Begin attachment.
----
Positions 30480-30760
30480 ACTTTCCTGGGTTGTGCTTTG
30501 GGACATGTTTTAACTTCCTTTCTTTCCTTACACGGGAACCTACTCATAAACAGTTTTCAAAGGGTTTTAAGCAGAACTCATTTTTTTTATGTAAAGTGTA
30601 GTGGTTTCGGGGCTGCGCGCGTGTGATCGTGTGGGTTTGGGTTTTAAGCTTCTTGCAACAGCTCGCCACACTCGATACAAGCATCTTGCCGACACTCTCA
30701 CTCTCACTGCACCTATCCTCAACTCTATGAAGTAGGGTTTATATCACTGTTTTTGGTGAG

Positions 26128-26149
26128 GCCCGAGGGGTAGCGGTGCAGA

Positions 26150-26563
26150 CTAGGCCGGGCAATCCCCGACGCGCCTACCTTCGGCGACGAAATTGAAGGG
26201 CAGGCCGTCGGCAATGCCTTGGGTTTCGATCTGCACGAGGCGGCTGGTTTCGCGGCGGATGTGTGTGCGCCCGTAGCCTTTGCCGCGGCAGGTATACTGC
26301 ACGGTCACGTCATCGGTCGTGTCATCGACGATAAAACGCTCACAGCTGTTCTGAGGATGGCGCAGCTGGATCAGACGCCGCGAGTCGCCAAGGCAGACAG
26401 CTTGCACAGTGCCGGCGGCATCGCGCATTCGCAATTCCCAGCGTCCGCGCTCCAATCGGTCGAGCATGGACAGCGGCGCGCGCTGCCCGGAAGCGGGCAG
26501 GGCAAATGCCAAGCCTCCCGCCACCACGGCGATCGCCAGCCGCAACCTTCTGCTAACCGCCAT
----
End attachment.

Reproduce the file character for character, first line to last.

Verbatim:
Positions 30480-30760
30480 ACTTTCCTGGGTTGTGCTTTG
30501 GGACATGTTTTAACTTCCTTTCTTTCCTTACACGGGAACCTACTCATAAACAGTTTTCAAAGGGTTTTAAGCAGAACTCATTTTTTTTATGTAAAGTGTA
30601 GTGGTTTCGGGGCTGCGCGCGTGTGATCGTGTGGGTTTGGGTTTTAAGCTTCTTGCAACAGCTCGCCACACTCGATACAAGCATCTTGCCGACACTCTCA
30701 CTCTCACTGCACCTATCCTCAACTCTATGAAGTAGGGTTTATATCACTGTTTTTGGTGAG

Positions 26128-26149
26128 GCCCGAGGGGTAGCGGTGCAGA

Positions 26150-26563
26150 CTAGGCCGGGCAATCCCCGACGCGCCTACCTTCGGCGACGAAATTGAAGGG
26201 CAGGCCGTCGGCAATGCCTTGGGTTTCGATCTGCACGAGGCGGCTGGTTTCGCGGCGGATGTGTGTGCGCCCGTAGCCTTTGCCGCGGCAGGTATACTGC
26301 ACGGTCACGTCATCGGTCGTGTCATCGACGATAAAACGCTCACAGCTGTTCTGAGGATGGCGCAGCTGGATCAGACGCCGCGAGTCGCCAAGGCAGACAG
26401 CTTGCACAGTGCCGGCGGCATCGCGCATTCGCAATTCCCAGCGTCCGCGCTCCAATCGGTCGAGCATGGACAGCGGCGCGCGCTGCCCGGAAGCGGGCAG
26501 GGCAAATGCCAAGCCTCCCGCCACCACGGCGATCGCCAGCCGCAACCTTCTGCTAACCGCCAT